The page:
188 189

190 191 192

193

Flight Plan 2009: Analysis of the U.S. Aerospace Industry; Country Analysis: Russia. The Changing Structure of the Global Large Civil Aircraft Industry and Market: Implications for the Competitiveness of the US Industry, US International Trade Commission, 1998. Arkady Ostrovsky, Russian Aviation Woos Foreign Investors, Financial Times, 23 August 2006. UAC, Annual Report of Joint Stock Company United Aircraft Corporation 2008, 2009, p. 16. According to the Russian Transport Ministry half of the civil aircraft in operation have passed the legal operational limits and needed to be replaced (Flight Plan). Approximately 20 Russian aerospace companies, including Irkut, MiG, Suchoi, Iljuschin and Tupolev were consolidated into the UAC.

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Competitiveness of the EU Aerospace Industry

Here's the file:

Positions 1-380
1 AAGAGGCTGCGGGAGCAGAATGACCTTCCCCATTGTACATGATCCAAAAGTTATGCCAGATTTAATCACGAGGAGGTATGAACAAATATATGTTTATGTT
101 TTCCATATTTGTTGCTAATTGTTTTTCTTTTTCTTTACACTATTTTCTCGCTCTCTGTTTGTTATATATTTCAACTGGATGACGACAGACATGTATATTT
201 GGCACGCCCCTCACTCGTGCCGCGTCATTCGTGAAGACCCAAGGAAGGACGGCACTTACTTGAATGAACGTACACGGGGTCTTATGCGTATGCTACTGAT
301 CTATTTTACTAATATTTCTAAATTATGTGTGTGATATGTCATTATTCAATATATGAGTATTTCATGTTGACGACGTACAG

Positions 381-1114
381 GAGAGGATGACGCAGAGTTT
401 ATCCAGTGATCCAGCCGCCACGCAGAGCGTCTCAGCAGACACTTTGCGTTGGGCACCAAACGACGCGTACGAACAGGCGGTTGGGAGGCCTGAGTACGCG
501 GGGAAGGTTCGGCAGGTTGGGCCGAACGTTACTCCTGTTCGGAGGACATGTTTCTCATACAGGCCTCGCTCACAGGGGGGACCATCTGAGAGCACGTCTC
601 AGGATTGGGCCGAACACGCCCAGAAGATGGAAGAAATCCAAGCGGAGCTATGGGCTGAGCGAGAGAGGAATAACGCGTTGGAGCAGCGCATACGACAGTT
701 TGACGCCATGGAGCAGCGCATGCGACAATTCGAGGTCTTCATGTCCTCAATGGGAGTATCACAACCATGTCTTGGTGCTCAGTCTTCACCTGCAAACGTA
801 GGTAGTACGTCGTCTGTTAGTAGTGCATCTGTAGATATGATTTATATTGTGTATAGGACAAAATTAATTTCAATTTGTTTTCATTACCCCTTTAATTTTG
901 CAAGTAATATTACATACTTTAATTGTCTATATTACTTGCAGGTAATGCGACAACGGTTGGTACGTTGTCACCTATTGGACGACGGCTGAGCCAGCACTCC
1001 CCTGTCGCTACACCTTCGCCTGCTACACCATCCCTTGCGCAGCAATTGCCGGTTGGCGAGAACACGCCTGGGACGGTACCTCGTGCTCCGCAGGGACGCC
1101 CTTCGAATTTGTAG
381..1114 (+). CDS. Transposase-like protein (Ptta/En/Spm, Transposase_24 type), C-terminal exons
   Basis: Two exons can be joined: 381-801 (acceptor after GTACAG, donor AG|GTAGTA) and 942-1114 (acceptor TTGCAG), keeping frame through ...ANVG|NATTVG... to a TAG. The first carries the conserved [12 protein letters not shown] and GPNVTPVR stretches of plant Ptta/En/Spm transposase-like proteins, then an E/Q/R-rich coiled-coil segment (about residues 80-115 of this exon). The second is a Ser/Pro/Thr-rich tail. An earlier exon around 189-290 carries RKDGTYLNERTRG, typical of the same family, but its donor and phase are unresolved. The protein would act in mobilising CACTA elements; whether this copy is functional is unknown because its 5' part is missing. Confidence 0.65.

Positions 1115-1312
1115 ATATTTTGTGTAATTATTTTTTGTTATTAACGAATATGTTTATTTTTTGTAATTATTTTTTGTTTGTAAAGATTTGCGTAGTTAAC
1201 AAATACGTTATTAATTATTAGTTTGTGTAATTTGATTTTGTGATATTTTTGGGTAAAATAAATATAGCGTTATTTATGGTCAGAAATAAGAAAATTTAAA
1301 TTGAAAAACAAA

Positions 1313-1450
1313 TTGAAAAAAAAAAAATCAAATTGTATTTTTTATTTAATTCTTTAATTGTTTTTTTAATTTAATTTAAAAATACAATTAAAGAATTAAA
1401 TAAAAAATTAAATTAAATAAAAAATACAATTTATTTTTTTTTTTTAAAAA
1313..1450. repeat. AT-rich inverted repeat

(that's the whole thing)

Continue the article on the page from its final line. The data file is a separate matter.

schemes. A three year state budget signed in 2006/2007 provided USD 700 million in direct investment support to UAC194. One of the priorities of the UAC, through Sukhoi Civil Aircraft Company, is the development of the SuperJet 100, a regional jet in the 78-98 passenger size. It is designed to compete with regional jets of Bombardier and Embraer and is produced with subcontractor assistance from Western firms. Alenia has become a shareholder with a big stake in the project. Boeing, Goodrich, PowerJet, Messier Dowty are among others. It was strived for the development of one of the most advanced and environmental friendly regional jets. While equipped with advanced capability in design and manufacture, the Russian AI finds it difficult to compete internationally because of inadequate expertise in marketing, sales and after-sales services. In response to this shortcoming Sukhoi formed a joint venture with the Italian aircraft manufacturer Alenia Aeronautics (51% Alenia Aeronautics, 49% Sukhoi Holding). The joint venture under the brand-name SuperJet International195 will carry out marketing, sales and after-sales services in Europe, North- and South America. The SuperJet 100 had its first flight in May 2008 and is expected to be delivered from the end of 2009. To date 100 aircraft have been ordered from various airlines, with the largest order placed by Aeroflot (the major Russian carrier) over 30 planes - perhaps under pressure from the government196. (Table 5.4)